Continuous manufacturing is the typical industrial practice characterized by a flow of materials through an assembly line often operating 24/7 to produce a product. I have been familiar with continuous manufacturing most of my life: my dad builds tires in 12-hour rotating shifts at a Goodyear factory, and I spent a summer as a chemical engineering intern in continuous manufacturing for refining oil into fuels. A striking exception to the rule of using continuous manufacturing to produce chemical products is the pharmaceutical industry, which uses batch manufacturing. Like bakeries that bake many batches of different pastries using regular or jumbo-sized kitchen equipment like mixers and ovens to accommodate the varied tastes of many customers, the pharmaceutical industry uses jumbo-sized organic chemistry lab techniques for producing batches of specialty chemicals with a range of demands. These techniques do not necessarily scale well to larger production. The differences between batch and continuous manufacturing can be illustrated by sub sandwiches. Subway’s highly successful marketing campaign for the $5 foot long has made them the go-to restaurant for affordable, made-to-order sandwiches. Subway uses an assembly line to create customized sub sandwiches in bulk (continuous manufacturing). One of my friends on a tight budget did an experiment in the economics of creating a sandwich at home (batch manufacturing) with quality on par with Subway. His question: is it cost effective to make your own sandwich versus buying Subway’s foot long? His answer was a resounding no. Not only did it cost a lot for the groceries, but he had to go shopping, prepare the veggies, and think of ways to eat all the groceries before they spoiled or eat the same type of sandwich repeatedly. (A similar case study is available online.) Compared to continuous manufacturing the batch method of manufacturing a sandwich has more expensive raw ingredients, can create a lot of waste, and takes more time. Also, product quality may vary widely between batches. The same things are typical of the pharmaceutical industry. The Novartis-MIT Center for Continuous Manufacturing (CCM) focuses on shifting the pharmaceutical industry to the more cost effective practice of continuous manufacturing (for more on the CCM click here and here).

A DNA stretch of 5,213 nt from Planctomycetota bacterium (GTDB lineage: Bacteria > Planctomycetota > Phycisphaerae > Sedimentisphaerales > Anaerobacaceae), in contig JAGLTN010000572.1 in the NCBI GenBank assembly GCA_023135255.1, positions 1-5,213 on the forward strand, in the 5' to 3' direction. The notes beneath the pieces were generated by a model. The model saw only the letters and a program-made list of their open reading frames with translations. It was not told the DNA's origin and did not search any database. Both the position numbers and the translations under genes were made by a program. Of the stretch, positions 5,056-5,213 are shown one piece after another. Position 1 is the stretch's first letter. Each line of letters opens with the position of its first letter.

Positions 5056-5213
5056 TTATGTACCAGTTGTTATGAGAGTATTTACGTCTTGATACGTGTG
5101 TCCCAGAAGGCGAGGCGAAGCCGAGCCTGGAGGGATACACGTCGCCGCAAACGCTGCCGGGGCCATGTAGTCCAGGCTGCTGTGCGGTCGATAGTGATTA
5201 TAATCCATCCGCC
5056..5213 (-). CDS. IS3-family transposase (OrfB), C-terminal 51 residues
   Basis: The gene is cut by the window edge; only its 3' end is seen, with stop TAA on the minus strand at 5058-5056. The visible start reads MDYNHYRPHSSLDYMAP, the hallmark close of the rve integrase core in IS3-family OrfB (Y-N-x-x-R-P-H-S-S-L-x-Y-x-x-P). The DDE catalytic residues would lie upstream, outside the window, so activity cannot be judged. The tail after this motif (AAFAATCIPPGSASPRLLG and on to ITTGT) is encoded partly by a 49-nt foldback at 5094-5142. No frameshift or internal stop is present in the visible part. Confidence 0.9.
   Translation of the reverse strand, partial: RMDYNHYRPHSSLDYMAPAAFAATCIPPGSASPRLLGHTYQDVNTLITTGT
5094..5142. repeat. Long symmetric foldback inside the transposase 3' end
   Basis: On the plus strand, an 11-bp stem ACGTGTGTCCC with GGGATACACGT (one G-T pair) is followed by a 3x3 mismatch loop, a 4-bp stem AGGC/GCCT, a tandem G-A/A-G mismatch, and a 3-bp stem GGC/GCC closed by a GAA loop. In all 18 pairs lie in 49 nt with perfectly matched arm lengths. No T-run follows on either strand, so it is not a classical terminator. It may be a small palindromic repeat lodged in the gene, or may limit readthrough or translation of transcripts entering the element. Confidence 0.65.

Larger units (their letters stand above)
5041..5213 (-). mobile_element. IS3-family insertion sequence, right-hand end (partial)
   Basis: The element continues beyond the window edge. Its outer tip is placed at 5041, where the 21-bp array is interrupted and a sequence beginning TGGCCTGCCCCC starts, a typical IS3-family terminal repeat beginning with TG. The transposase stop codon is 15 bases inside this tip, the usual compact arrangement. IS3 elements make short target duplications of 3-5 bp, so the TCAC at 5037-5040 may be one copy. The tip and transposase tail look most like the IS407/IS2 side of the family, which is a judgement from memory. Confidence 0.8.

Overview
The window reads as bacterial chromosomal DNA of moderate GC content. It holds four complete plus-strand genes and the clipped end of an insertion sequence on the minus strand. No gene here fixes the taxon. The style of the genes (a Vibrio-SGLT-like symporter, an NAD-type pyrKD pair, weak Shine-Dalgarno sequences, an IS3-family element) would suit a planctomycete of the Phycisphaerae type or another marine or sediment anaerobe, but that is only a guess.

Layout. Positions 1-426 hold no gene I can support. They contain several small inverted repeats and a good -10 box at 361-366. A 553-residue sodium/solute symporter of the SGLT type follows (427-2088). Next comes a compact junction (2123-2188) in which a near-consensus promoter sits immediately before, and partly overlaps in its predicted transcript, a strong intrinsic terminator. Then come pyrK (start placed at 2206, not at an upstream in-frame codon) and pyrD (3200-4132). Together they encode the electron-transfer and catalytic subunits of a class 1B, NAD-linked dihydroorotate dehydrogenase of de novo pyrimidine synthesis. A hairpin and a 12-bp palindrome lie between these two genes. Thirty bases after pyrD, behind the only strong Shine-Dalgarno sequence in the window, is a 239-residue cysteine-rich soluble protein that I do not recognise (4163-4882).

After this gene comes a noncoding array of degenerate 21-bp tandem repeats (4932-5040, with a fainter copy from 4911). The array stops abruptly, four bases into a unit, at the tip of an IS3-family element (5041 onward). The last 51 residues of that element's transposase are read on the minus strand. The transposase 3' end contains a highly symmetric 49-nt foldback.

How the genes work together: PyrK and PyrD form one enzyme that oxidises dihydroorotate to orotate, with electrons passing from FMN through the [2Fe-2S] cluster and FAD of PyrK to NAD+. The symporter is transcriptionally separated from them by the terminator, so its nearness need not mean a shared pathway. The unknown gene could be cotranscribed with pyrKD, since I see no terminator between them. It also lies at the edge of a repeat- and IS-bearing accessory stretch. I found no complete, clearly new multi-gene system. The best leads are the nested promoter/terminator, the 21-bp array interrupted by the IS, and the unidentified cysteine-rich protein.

In my research in the CCM, I have developed a computational model to describe a chemical assembly line for making pharmaceuticals. We add medicines and flavors to a liquid mixture, which is spread on a conveyor belt. This thin liquid layer has to be carefully dried to form an edible film like Listerine Pocketpaks breath strips or Fruit Roll-Ups before it leaves the equipment, and the film must have uniform concentrations of medicine and precise physical properties. I use mathematical descriptions of the time-varying processes involved in drying the film (heating, evaporation, motion of water molecules, and movement along the conveyor belt) to aid in design and quality control of the system. We use computational tools to monitor changes to the input conditions and undesirable disturbances, quickly calculate how these changes should affect the output using my model, and make corrections to the temperatures or speeds within the equipment to ensure that the final product reliably meets its quality specifications, preventing waste of materials, time, and energy. Thus, fabrication of high quality pharmaceuticals through continuous manufacturing is enabled by computational science and applied mathematics and should lower production costs.